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Rainstorms Bring Relief as Europe Suffers Deadly Heat Wave

Thunderstorms brought a much-needed cooldown to parts of Western Europe over the weekend as the continent sweltered under its first summer heat wave. Dozens of people were reported drowned as they sought relief from the heat.Forecasters predicted further downpours Monday moving westward toward Poland, which has seen five days of unusually hot weather.Germany’s national weather service DWD said temperatures in the west and north of the country dropped from over 30 degrees Celsius (86 Fahrenheit) over the weekend to about 20 C (68 F) after a night of heavy rain.After days of soaring temperatures, France was lashed by violent thunderstorms that sent a belltower crashing into the nave of a village church in central France. The storm also tore through vineyards and flooded homes and public buildings.Winds reached 137 kilometers per hour (85 mph) in Champagne country, felling trees and ripping off roofs. Huge hail stones damaged cars and homes in the east, and the French national weather service registered 44,000 lightning flashes on Saturday alone.No deaths linked to the storms have been reported but several countries reported drownings as people sought relief in pools, lakes and rivers.At least 15 people drowned in Poland over the weekend, which was also the hottest so far this year with temperatures reaching 35 C (96 F) — a rare occurrence in June. Rescuers say the most frequent causes of drownings are recklessness, overestimating one’s swimming abilities and going into the water after drinking alcohol.Police in the Netherlands said two bodies were found in recent days at different locations in the Waal River, a branch of the Rhine. There was no immediate confirmation of their identities, but authorities in neighboring Germany have been searching for two girls, aged 13 and 14, who went missing while swimming in the Rhine near Duisburg last week. A third teen was pulled out of the river Wednesday but couldn’t be resuscitated.In total, more than a dozen people have drown in Germany over the past week.Police in Austria said a 26-year-old man died Sunday after jumping from a 40-meter (131-foot) cliff at Wolfgangsee lake.Moscow has also been hit with a heat wave this week, with temperatures spiking above 30 C (86 F) on Sunday. Russia’s weather agency Rosgidromet warned Sunday that the unusually hot weather, with temperatures 7 C to 10 C higher than normal, is likely to persist in the Russian capital and the surrounding region through Friday.Russia’s public health watchdog recommended that employers cut working hours by one hour if the temperature indoors reaches 28.5 C, (83 F); by two hours if it reaches 29.5 C (85 F) and four hours if it reaches 30.5 C (87 F). There is little air-conditioning in Russia.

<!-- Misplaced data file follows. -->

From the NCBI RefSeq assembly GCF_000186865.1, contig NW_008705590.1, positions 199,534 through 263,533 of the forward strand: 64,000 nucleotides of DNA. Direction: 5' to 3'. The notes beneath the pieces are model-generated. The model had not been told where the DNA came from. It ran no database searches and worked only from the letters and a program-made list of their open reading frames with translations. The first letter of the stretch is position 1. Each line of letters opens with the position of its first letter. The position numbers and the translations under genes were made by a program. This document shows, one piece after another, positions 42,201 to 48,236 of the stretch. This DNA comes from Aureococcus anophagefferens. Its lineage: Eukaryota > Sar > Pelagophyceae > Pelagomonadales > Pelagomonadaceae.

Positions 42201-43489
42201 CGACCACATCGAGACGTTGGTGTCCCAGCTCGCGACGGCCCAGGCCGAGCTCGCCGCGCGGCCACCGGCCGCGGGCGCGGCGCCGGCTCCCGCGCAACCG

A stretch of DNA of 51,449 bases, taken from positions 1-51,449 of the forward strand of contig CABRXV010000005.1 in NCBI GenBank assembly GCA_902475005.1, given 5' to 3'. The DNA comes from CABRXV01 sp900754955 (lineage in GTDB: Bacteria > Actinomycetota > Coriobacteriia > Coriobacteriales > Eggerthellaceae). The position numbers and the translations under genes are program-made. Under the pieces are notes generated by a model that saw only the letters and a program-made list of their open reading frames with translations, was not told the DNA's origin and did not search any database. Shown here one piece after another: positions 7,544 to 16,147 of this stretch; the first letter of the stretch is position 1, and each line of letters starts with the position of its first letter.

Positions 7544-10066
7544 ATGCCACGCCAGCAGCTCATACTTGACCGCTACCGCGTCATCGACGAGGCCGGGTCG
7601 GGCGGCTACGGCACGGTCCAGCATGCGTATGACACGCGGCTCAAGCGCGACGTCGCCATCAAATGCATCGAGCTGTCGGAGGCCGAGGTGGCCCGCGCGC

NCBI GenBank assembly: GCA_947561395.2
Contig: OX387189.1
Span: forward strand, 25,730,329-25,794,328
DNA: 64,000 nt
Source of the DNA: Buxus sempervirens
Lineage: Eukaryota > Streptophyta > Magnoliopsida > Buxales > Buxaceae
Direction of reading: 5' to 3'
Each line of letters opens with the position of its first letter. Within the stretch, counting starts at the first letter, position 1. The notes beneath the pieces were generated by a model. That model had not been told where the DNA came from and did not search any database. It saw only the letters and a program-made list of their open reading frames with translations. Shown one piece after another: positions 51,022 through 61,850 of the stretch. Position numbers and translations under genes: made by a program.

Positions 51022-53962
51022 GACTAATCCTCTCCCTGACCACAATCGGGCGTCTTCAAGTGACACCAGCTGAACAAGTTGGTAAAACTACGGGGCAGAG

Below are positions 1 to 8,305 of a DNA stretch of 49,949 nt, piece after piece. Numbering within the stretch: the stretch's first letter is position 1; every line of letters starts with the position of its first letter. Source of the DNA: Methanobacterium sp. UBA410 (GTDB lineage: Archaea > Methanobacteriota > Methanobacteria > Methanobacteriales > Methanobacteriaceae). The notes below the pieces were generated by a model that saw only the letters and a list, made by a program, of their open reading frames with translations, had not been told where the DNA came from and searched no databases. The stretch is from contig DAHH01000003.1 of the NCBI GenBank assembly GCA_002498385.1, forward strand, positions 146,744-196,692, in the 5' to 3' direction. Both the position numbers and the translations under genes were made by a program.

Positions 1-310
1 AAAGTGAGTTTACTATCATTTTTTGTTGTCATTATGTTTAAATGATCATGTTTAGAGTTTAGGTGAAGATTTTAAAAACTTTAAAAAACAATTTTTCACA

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Turkey Pushes for Role in Afghanistan After US Pullout